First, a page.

Category

Radon

Dr. Oz Talks Radon

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“Just because a home does not have a basement, does not mean they do not have radon. There is a major misconception that new construction with passive pipes, homes on slabs and homes with crawl spaces do not have radon. We have actually seen all three of these home types have higher radon levels than some with full basements.”
– Amanda Yeager, Radon Project Manager.

Reducing radon requires more than just sealing cracks in the foundation of a building. Caulking and sealing alone has actually proven to not be a reliable technique.

Years of extensive hands-on radon mitigation experience, research, and long-term studies of radon mitigation systems have formed proven mitigation techniques for any types of building such as homes, schools, and commercial facilities.

An active soil depressurization system is a reliable and cost-effective technique for reducing radon.

It pulls the radon gas from beneath the building and exhausts it above the roof far enough away that it will not reenter. Operating costs of this system are minor due to the low power consumption of the fan.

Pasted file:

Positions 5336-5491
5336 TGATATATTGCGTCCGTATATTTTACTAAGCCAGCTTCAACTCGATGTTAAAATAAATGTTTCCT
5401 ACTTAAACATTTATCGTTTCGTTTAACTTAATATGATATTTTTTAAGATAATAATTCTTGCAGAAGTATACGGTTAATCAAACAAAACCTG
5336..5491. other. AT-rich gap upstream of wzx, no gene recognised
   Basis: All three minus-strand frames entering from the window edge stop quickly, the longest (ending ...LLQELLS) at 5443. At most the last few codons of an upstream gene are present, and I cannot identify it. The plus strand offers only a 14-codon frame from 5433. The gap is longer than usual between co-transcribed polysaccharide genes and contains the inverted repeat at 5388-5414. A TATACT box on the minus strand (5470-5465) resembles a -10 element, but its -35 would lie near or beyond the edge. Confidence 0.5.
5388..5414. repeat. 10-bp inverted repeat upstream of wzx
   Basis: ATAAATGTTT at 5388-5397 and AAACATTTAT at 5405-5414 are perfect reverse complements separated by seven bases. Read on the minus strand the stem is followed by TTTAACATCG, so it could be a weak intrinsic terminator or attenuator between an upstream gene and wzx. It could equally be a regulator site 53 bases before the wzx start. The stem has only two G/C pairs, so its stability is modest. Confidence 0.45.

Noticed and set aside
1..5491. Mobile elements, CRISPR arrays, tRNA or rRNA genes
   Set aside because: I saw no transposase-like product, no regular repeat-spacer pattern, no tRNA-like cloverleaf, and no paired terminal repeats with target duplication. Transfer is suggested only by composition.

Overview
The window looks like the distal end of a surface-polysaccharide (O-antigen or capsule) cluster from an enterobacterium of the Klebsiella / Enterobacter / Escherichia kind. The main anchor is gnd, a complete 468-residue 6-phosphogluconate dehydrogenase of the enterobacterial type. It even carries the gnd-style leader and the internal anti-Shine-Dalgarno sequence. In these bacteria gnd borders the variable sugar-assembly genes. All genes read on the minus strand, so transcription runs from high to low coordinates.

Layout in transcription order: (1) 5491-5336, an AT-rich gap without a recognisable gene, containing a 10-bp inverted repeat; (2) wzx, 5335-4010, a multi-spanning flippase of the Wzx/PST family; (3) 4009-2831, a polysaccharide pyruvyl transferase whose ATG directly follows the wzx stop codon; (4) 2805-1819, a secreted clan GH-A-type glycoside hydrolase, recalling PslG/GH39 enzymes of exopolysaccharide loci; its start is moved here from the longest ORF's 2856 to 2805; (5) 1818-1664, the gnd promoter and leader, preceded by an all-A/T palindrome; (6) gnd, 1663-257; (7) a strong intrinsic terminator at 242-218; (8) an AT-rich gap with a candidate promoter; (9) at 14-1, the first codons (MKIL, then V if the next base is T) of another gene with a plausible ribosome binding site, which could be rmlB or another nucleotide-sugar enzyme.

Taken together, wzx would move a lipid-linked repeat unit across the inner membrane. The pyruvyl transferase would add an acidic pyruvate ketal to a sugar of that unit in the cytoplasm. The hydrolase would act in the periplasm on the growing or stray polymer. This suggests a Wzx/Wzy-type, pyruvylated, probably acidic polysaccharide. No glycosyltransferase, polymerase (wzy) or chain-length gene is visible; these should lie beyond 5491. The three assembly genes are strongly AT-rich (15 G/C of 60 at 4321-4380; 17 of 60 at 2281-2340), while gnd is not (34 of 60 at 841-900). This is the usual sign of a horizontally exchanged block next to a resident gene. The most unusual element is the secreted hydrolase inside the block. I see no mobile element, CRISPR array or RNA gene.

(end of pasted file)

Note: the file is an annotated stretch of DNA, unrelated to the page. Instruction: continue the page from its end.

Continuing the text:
A plastic pipe is connected to the soil through a hole in a slab floor, a sump lid connection, or beneath a plastic sheet in a crawl space. A fan is attached inline with the pipe and continually exhausts the radon outdoors.

Shantel VanSanten Urges You to Test for Radon

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Shantel VanSanten, actress of the tv series Shooter and One Tree Hill, is a part of LUNG FORCE, the American Lung Association’s initiative that aims to unite women and their loved ones across the country to stand together for lung health and against lung cancer.

Shantel VanSanten

Shantel VanSanten

In 2013, VanSanten’s grandmother, Doris Dooymea, started experiencing respiratory issues, and was diagnosed with stage four lung cancer. She was a non-smoker. Seven months later, Dooymea passed away.